IT seems there is no end to the appeal of the Great Yorkshire Show.

It's already England's premier agricultural show and is still attracting more and more visitors.

At one point it looked like the appallingly cold, wet weather on the show’s opening day would put people off.

Chief executive of the Yorkshire Agricultural Society, Nigel Pulling was nonplussed: “it’s Yorkshire and Britain. It’s something facing farmers all the time; we just have to get on with it.”

The statistics from the show’s operations manager Nigel Morgan appeared to demonstrate people did just that. Just 400 fewer vehicles arrived compared to last year’s opening day of the show, despite the soaking conditions. But the following day saw a staggering 3,000 extra vehicles arrive compared to last year; taking the number to 20,000 on Wednesday.

It’s not difficult to see why; the breadth and variety of entertainment and events on offer at the Great Yorkshire Show are staggering.

The biggest and best of everything in farming is on show, from cheese to pigs, bulls and sheep. You can walk for hours and still not see it all, or just sit and sip Pimms and soak it all up.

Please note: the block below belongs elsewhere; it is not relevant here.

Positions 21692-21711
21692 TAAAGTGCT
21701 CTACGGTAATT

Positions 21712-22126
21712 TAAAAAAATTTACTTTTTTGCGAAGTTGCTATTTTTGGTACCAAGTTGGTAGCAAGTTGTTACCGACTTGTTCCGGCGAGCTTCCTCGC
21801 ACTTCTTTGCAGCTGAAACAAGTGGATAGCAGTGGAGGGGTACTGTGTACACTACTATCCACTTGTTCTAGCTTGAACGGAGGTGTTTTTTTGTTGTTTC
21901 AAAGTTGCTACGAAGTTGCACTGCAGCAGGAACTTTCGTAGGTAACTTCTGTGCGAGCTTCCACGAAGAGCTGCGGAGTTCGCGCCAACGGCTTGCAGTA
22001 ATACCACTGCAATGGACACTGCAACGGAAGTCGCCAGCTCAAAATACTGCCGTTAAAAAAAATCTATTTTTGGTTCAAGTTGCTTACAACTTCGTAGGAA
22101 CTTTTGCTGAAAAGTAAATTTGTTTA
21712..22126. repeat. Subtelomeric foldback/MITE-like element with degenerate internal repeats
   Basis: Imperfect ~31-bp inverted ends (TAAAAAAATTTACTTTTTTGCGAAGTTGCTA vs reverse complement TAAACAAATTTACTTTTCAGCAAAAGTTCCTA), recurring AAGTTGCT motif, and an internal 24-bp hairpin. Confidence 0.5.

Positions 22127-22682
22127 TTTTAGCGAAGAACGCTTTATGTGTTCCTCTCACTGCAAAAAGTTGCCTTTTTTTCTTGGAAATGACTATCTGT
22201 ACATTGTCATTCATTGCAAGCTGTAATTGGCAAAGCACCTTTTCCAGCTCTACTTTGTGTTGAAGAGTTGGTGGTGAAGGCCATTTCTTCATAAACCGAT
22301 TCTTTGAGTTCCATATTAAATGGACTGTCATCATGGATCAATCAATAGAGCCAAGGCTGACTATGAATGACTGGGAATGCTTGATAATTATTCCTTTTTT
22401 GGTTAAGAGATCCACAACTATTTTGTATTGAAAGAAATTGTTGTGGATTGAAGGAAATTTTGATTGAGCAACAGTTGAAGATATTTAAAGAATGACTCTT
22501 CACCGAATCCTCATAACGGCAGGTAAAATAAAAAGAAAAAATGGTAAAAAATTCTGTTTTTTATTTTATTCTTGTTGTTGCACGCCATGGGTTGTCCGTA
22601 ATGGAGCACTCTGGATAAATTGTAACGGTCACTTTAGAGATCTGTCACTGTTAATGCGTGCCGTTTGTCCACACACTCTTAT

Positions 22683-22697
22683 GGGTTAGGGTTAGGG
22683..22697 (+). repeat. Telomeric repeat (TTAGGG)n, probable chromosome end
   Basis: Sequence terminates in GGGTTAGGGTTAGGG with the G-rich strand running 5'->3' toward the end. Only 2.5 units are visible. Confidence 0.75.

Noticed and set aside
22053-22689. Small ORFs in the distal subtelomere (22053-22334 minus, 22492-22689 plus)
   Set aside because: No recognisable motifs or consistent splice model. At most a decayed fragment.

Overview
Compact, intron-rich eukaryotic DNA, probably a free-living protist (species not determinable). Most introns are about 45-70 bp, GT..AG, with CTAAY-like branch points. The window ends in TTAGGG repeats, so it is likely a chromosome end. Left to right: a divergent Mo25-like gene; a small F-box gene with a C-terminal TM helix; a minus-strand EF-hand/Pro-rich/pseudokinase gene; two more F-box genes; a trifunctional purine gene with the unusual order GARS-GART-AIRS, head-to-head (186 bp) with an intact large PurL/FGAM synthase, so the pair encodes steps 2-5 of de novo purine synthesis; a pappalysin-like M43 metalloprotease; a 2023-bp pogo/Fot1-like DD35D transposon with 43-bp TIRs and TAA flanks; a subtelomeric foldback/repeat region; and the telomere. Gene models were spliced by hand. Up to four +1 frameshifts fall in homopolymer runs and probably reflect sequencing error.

Where else can you find the head of Barclays Bank and Government ministers chatting with people who live in some of the remotest parts of the country about hill sheep farming?

And where else can three, or even four generations of one family go for a day out and all enjoy it equally?

One of the nicest comments Spectator heard was from a livestock owner, who had come up with her cows from Dorset to the show for the first time and who was blown away by the hospitality; how they were looked after with breakfast, food, drinks and an amazing Yorkshire welcome.

The downside to the pull of Yorkshire hospitality is all those extra vehicles on the roads made for some painfully long waits on the roads as people headed to and from the showground.

But again, queues, like rain, are a fact of British life and in Yorkshire we just get on with it.